The collapse of the existing home market continues in September

The collapse of the existing home market continues in September

 – by New Deal democrat

September was yet another month in the ongoing collapse of existing home sales. To wit, sales declined another -8,000 on an annualized basis to 3.960 million. This is the lowest number since August 2010. And aside from that one singular month, it is the lowest since 1995! [Note that this is similar to the collapse in purchase mortgage applications, also at the lowest level since 1995]:

The reason for the collapse, as I have noted before, is that existing homeowners are essentially locked in place by their 3% original or refinanced mortgages. They’re not selling, and they’re not going anywhere in the foreseeable future. Such houses as are on the market are disproportionately from people who have no mortgages, and so are insensitive to those rates.

And just as was the case for the past few months, with inventory so restricted, prices have held firm, and have even increased. In September, the median price was $394,300 (not seasonally adjusted), and is up YoY for the third month in a row, at +2.8% [note: current month’s data not included in the below graph]:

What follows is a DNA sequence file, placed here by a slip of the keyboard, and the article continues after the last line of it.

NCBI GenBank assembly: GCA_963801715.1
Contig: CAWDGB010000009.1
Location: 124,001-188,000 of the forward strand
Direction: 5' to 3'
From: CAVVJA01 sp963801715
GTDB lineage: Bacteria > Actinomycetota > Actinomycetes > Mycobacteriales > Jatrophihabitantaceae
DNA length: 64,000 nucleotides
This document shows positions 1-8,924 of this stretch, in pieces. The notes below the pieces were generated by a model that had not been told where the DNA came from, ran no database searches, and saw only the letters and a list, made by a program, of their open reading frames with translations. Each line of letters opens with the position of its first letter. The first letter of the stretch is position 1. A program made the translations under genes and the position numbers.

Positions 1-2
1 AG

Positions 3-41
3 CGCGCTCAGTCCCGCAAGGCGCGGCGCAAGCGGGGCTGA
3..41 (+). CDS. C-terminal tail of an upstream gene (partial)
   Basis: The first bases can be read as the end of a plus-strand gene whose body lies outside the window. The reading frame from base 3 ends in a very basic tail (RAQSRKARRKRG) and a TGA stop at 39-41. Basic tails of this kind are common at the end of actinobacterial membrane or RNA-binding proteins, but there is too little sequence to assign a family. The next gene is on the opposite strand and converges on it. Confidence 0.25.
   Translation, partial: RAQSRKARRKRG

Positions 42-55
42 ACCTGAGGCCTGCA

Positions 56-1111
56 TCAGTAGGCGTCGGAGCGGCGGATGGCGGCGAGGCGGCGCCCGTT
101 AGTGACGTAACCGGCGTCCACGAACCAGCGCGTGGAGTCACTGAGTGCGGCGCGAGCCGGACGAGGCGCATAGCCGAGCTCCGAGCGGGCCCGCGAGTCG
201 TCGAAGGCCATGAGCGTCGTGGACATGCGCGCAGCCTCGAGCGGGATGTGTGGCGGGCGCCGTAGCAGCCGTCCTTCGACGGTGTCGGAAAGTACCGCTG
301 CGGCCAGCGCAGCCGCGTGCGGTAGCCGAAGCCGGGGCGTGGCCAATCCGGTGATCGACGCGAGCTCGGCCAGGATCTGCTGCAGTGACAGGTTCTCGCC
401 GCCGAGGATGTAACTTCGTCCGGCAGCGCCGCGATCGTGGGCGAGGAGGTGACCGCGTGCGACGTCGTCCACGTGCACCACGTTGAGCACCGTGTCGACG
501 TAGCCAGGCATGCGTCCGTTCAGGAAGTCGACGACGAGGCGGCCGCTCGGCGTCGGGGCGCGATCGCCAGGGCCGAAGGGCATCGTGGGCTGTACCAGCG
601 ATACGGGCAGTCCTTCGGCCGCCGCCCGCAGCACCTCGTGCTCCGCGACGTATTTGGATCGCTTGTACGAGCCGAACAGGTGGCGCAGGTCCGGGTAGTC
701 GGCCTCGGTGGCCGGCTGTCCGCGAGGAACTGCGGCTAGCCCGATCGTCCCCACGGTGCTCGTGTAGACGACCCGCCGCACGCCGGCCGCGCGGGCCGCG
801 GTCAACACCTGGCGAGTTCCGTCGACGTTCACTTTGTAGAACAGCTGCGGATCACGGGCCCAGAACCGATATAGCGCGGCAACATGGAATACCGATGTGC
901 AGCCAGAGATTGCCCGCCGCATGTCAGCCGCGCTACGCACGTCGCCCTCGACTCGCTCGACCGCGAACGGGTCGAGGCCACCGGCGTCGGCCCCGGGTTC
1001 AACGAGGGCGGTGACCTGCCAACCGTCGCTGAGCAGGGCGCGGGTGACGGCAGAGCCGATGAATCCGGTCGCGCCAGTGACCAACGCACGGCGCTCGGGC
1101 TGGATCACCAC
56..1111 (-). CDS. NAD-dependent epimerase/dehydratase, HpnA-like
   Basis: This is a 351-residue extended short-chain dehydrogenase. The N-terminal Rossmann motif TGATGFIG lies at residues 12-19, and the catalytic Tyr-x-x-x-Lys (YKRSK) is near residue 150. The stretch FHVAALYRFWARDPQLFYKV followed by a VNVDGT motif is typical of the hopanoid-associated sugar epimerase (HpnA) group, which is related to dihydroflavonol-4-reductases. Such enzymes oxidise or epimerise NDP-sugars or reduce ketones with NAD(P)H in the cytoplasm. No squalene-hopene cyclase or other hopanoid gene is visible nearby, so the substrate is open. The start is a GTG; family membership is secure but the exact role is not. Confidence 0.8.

This is similar to what we saw with the FHFA and Case Shiller repeat sales indexes several weeks ago.

The result of the collapse of the existing home market is that more and more people have been driven to the new home market. Here are new home sales since 1995, to compare with the existing home sales graph above:

Even with their recent decline, new home sales are at a level equivalent to their level in 2019 just before the pandemic – which was itself a 10 year+ high. Although I won’t show the graph, recall that the prices of new homes have declined -10% or more on average, and less expensive multi-unit building is at an all time high compared with the construction of single family homes.

Finally, remember that it is new home building which is by far the most economically important data, because of the all the economic activity which goes into building the house, and then landscaping it from scratch, plus additional furnishings inside. This is an important reason why no recession occurred in the past 12 months. As I reported yesterday, now that new home construction has quite likely peaked as well, the odds of a recession in the next 12 months have increased substantially.